Tag Archives: Toby Marlow

“Six” at the Vaudeville Theatre

Toby Marlow and Lucy Moss’ brilliant show is the kind of hit that warms the heart. From the Edinburgh Fringe to Broadway and now a new West End home, this musical ‘herstory’ of Henry VIII’s wives deserves its success. No excuse is needed to see it again (and again).

Let’s start with the performers. Pitting the queens against one another isn’t the spirit of Six – that’s one of many clever twists. And they are all fantastic. 

Suffice to say Jarnéia Richard-Noel sets the tone of the show perfectly with the first solo number. Hana Stewart’s Catherine Parr guides the show. Sophie Isaacs expertly handles the hardest number, for Katherine Howard, where Marlow and Moss change the emotional tone to make us think again about all those sexy pop songs. 

Make no mistake – there are six stars here. Collette Guitart (understudying on the night and the show’s talented Dance Captain) brings big emotion to her ballad – a huge achievement given how funny the show is. And Cherelle Jay shows herself as a delightful natural comedian as Anne Boleyn. Alexia McIntosh really has the funniest role, as Anne of Cleves. It is a joy to see a performer so in control of the room: McIntosh doesn’t just have the audience in the palm of her hand – she makes them happy to be there.

Alexia McIntosh in Six credit Pamela Raith
Alexia McIntosh

The mock rivalry between the Queens is thought-provoking and a neat commentary on celebrity culture. Underneath, they all bond, emotionally and as singers, to fantastic result. Best of all, the cast seems to be having as much fun as the audience. And that’s saying something.

I did a disservice to the score at my first encounter. The music has far more references than the Spice Girls. And if I’m still not up to speed with exactly who inspires each queen, this short show has more hits than much longer musicals. It is a faultless collection of songs.

There’s an intelligence and sharp humour to Six that is not to be underrated. The importance of telling the story of the ‘divorced, beheaded and died’ from their own perspective belies how many laughs there are. Add a touch of fantasy as the ex-wives are represented as popstars and you get real magic. Long may this show reign.

Until 1 May 2022

www.sixthemusical.com

Photo by Pamela Raith

“Six” at the Arts Theatre

The so-bonkers-it’s-brilliant idea of Toby Marlow and Lucy Moss is to resurrect the wives of Henry VIII as a Spice Girls-style pop group in concert. The show’s hit status on the Edinburgh fringe and transfer to London as part of a tour confirms the concept’s appeal for many. And, if it sounds like a bad premise to you, trust me, think again and go.

From the start, a performance worthy of a crown from Jarneia Richard-Noel as Catherine of Aragon, with a Spanish beat, of course, will have you hooked. There’s a funny turn from Alexia McIntosh as a blingy Anne of Cleves and soulful sounds from Maiya Quansah-Breed to revel in. Marlow and Moss take pop seriously. And even if you find the music simplistic and derivative (yes, there is a riff on Greensleeves), it is effective and shockingly catchy.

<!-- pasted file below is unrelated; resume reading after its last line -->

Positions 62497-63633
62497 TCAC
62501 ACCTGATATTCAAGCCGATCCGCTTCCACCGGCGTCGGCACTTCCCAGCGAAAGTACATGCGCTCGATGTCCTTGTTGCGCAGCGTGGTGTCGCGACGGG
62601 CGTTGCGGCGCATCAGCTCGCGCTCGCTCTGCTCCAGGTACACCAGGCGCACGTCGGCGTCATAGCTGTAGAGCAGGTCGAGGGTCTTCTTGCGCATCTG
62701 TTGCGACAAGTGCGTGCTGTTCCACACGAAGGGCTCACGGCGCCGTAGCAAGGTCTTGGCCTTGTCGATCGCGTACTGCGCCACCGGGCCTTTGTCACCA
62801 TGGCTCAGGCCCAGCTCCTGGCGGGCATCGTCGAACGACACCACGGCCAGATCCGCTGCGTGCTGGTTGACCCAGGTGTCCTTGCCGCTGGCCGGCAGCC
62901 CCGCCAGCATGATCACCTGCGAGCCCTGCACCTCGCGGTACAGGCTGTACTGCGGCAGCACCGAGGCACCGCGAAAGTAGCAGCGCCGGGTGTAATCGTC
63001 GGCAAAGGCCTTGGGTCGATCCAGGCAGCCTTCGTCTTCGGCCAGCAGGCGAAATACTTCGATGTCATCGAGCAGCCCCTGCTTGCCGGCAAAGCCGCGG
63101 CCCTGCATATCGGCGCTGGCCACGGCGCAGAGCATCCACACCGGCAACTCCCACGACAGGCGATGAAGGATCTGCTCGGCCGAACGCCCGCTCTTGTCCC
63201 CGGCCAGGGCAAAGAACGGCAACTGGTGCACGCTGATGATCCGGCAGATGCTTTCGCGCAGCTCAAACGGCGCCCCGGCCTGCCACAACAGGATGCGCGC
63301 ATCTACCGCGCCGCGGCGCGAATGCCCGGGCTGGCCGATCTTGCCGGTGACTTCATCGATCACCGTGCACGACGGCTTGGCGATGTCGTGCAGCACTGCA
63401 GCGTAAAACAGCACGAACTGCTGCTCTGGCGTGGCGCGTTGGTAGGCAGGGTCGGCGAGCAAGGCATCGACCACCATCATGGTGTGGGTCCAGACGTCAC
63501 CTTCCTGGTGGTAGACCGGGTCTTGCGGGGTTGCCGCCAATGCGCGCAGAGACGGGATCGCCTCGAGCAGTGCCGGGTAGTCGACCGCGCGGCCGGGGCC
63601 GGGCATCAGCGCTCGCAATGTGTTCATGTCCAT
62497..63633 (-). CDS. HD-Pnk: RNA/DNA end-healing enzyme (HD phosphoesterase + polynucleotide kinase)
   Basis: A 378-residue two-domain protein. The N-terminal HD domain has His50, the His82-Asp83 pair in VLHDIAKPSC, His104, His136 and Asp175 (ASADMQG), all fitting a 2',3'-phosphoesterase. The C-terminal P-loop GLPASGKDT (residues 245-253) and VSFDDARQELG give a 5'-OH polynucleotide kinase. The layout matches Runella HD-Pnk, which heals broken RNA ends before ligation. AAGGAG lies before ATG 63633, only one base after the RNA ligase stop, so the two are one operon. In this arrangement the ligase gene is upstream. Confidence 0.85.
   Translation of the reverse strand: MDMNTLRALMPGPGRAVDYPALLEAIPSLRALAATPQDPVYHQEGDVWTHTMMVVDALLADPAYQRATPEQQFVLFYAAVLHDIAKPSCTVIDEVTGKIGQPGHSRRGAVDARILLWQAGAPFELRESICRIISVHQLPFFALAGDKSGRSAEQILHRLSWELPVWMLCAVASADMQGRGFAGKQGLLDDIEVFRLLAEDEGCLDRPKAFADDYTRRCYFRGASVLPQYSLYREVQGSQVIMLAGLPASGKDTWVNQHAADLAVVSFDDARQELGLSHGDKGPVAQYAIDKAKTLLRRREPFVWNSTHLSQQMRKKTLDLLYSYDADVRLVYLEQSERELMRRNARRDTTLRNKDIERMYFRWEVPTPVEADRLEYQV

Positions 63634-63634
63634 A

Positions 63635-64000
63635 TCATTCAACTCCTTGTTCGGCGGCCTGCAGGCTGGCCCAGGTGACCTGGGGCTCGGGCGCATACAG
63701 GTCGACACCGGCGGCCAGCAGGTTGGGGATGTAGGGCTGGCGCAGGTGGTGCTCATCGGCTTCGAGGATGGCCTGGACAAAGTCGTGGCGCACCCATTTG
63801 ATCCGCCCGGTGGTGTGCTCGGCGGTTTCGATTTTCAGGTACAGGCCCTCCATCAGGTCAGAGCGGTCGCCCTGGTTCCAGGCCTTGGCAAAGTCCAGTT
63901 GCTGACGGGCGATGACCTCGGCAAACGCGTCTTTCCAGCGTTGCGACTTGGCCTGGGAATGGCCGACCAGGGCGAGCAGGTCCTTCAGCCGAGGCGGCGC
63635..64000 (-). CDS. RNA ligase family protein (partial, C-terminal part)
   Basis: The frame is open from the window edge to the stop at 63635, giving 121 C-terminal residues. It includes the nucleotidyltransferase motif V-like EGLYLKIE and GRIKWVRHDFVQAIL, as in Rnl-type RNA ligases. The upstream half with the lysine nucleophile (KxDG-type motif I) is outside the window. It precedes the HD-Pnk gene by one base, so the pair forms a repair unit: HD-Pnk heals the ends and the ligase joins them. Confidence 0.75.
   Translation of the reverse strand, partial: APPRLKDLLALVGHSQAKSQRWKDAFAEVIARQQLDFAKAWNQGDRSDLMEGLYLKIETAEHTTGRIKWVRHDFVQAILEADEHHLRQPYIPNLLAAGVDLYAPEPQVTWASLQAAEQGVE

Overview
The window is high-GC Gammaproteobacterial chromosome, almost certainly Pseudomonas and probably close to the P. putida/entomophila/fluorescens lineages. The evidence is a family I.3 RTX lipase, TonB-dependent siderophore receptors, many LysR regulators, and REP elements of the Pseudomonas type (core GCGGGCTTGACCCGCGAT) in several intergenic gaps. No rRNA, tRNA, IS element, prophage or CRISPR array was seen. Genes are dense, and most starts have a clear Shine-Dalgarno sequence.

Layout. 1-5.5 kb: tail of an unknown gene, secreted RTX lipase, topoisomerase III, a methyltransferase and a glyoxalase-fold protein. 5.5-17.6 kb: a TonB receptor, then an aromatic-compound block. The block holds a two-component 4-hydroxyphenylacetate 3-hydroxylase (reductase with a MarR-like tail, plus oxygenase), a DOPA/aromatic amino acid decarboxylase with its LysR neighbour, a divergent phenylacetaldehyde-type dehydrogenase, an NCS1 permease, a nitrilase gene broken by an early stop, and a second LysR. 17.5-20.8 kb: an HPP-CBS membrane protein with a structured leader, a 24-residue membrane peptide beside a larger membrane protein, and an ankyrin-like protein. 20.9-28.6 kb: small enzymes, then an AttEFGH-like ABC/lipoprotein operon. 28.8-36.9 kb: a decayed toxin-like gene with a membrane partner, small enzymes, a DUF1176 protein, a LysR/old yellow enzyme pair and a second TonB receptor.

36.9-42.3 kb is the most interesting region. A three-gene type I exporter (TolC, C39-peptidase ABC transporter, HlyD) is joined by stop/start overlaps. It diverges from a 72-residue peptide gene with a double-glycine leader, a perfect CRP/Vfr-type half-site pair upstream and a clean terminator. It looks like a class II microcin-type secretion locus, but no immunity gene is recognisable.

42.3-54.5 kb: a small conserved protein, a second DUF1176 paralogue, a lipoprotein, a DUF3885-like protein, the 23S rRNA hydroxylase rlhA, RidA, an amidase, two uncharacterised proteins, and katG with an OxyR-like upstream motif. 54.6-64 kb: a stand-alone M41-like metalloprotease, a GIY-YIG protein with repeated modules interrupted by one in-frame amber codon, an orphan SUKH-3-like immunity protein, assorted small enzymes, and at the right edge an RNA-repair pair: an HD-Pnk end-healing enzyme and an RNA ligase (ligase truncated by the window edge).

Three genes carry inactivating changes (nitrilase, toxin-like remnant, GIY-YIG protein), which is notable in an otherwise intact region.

The lyrics are sharp, smart and pun-packed. Getting the word ‘annulment’ in a song deserves a salute, making a rhyme for Leviticus requires a full genuflection in homage. The mismatch of history and contemporary references gets laughs from start to finish – the House of Holbein techno number had me in stiches. But note: the song for Katherine Howard, performed with gusto by Aimie Atkinson, tells a tale in text-book musical theatre style. Marlow and Moss really know what they are doing.

As well as the concert format, which clearly enthused the many teens in the audience, there’s another framing device used to ‘overthrow’ history as we know it. While the music is Eurovision, the idea is of a tasteless X Factor-style competition over which Queen should be favourite. And shame on me, I fell for it! As is stated, we all have our favourite, so the lovely ballad for Jane Seymour, beautifully performed by Natalie Paris, seems a naive view of the character. And a ditsy Anne Boleyn, while made nice and spikey by Millie O’Connell, surely doesn’t really do justice to Henry’s most political spouse?

Of course, the twist is that ranking victimhood is part of the problem and isn’t a game anyone wins. That Marlow and Moss use their remix of history to make a point so relevant to the present is their crowning achievement. Introducing some fantasy for a finale means the show ends jubilantly, as well as reminding us that these women’s lives were not happy. Add this intelligence to a score and sense of humour that show such promise and Six becomes very exciting indeed. There isn’t a bad song here and they crowd the mind to be recalled – surely the best thing you can say about any musical. This trip to the past shows an exciting future for its creative team.

Until 23 September

www.sixthemusical.com

Photo by Idil Sukan/Draw HQ